The exact mechanism how second-line anti-tuberculosis drugs cause alopecia is not known. Chemotherapy induced alopecia can, however, be explained by inhibition of mitosis in the hair papilla that could lead to narrowing of the hair shaft with subsequent hair fracture or complete failure of hair formation [25].

Even though alopecia is not life-threatening and does not cause physical pain, the cosmetic effects of hair loss can be psychologically devastating [26]. Recovery generally requires a period of several months to a year, amplifying the psychological impact of the disease and its treatment [27].

The effect of autoimmune disease, the disease by itself, stress and the effect of propranolol tablet (as majority of patients were taking it for tachycardia) were left unmeasured which could partly contributed in explaining the association. Lack of comparator group in our study, which is not possible in MDR-TB patients, also limited us to strengthen the causal relationship between second-line anti-TB drugs and alopecia. We also did not assess the degree of alopecia which might be helpful in assessing its severity due to the retrospective nature of study.


Alopecia associated with MDR-TB treatment is frequent but its delayed time to onset might be a reason to be missed by several similar studies conducted elsewhere. Longer duration of exposure to MDR-TB treatment, being female and young age are identified as risk factors. Even though alopecia is not life-threatening and does not cause physical pain, the cosmetic effects of hair loss can be psychologically devastating; thus should not be ignored as it may compromise the treatment success rate. Hence, we recommend healthcare professionals working on MDR-TB management need to be conscious of alopecia as adverse effect and to educate patients to be vigilant. We also suggest to do further study to ascertain the degree of alopecia incurred, its reversibility after completion of treatment and to confirm causation. In addition, future studies should try to elucidate the biological mechanism behind the occurrence of alopecia in these patients.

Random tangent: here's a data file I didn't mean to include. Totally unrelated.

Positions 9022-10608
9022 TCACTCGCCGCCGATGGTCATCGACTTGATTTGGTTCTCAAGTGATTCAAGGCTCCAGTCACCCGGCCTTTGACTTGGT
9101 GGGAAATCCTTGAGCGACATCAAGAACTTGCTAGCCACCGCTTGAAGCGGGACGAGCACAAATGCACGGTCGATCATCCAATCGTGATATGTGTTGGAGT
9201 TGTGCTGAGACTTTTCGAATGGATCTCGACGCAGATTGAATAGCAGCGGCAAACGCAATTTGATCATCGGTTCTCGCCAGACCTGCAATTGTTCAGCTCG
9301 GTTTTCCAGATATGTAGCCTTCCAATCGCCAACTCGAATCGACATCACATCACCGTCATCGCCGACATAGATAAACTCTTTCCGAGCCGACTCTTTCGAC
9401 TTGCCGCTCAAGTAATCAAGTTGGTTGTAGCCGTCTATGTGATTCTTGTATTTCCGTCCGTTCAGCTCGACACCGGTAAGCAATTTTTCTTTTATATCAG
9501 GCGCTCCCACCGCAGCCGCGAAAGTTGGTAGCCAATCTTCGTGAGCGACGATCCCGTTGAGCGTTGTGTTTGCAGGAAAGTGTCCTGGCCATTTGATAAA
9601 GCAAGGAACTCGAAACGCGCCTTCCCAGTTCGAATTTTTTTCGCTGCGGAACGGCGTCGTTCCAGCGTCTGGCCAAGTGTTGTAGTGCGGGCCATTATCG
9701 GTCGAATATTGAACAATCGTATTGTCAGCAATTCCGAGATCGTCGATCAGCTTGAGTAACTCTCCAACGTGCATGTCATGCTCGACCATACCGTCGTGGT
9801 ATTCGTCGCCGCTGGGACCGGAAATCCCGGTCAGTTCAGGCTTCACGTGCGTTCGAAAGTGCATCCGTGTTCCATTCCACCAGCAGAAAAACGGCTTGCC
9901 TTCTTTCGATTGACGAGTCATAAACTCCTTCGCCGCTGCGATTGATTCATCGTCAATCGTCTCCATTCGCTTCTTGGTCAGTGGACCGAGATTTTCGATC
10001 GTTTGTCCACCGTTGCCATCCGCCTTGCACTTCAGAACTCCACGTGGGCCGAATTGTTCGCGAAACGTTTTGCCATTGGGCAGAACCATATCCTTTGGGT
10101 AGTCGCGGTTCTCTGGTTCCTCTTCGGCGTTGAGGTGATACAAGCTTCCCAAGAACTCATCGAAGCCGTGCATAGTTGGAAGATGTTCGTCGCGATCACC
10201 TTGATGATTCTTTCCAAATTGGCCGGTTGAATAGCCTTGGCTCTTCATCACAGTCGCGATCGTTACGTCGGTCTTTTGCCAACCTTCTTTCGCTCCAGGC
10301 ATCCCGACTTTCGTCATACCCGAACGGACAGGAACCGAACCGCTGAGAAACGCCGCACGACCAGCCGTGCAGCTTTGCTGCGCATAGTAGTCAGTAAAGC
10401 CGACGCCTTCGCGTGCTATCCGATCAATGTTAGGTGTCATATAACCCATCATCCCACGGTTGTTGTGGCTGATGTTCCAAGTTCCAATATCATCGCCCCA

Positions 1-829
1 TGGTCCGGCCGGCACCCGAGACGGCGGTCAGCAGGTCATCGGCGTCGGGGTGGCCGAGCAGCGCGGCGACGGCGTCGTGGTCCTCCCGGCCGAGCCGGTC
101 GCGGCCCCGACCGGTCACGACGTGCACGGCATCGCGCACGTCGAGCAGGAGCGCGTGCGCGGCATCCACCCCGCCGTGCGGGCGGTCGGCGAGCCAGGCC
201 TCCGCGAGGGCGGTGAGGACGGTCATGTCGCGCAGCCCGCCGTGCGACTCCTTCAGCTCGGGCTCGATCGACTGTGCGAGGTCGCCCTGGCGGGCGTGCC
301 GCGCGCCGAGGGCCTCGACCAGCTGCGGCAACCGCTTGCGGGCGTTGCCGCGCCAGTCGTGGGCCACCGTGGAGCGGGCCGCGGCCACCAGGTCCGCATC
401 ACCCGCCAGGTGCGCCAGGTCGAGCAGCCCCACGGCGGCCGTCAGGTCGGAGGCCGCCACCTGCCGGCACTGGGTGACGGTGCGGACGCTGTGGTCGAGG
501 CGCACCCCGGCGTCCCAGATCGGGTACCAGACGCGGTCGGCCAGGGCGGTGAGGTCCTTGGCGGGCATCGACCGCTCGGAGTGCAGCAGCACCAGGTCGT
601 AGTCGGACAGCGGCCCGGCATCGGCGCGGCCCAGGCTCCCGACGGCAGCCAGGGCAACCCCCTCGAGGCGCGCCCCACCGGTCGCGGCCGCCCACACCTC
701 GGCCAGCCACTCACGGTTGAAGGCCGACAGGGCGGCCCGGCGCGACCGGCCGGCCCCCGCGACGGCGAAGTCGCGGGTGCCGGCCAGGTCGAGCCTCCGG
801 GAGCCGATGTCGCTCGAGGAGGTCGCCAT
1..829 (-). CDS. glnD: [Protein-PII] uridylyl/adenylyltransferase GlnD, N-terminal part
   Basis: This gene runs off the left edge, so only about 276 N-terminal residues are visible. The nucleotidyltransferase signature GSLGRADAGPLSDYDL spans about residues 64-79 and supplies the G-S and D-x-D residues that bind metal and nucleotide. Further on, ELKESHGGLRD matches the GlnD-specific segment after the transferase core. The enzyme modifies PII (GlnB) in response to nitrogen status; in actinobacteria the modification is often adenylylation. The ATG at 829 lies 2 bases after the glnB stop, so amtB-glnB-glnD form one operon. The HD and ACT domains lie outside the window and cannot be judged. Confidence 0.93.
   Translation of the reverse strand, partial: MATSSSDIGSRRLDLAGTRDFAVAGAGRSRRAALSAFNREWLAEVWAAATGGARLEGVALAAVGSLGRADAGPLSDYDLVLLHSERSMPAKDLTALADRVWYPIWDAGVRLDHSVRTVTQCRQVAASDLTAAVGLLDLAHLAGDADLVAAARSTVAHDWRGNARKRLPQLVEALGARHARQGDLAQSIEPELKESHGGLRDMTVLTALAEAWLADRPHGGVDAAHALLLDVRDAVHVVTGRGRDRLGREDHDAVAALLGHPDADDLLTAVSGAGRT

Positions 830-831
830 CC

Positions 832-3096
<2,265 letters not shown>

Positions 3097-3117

Authors’ contributions

Data collection tools were designed and data was collected by Mulugeta Russom. All of the authors played a key role on the analysis, interpretation of the data and write-up of the manuscript.


The authors would like to acknowledge the staff of Merhano MDR-TB referral hospital, all MDR-TB patients involved in this study, staff of the Pharmacovigilance Centre and the Health Research Ethics and Protocol Review Committee of the Ministry of Health of Eritrea. We also would like to sincerely thank Ghebremeskel Belai, Medical Director, Merhano MDR-TB hospital for his remarkable contribution during data collection process.

Competing Interests

The authors declare that they have no competing interests and no source of funding was used to carry out the study.

Data Availability

The data [SPSS data] used to support the findings of this study are available from the corresponding author upon request via the following e-mail: [email protected] gmail.com or Tel: +291-7197450.


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Citation: Russom M, Berhe A, Hagos L (2018) Second-line Anti-Tuberculosis Drugs and Risk of Alopecia: A Retrospective Cohort study. Adv Pharmacoepidemiol Drug Saf 7: 223.

Copyright: © 2018 Russom M, et al. This is an open-access article distributed under the terms of the Creative Commons Attribution License, which permits unrestricted use, distribution, and reproduction in any medium, provided the original author and source are credited.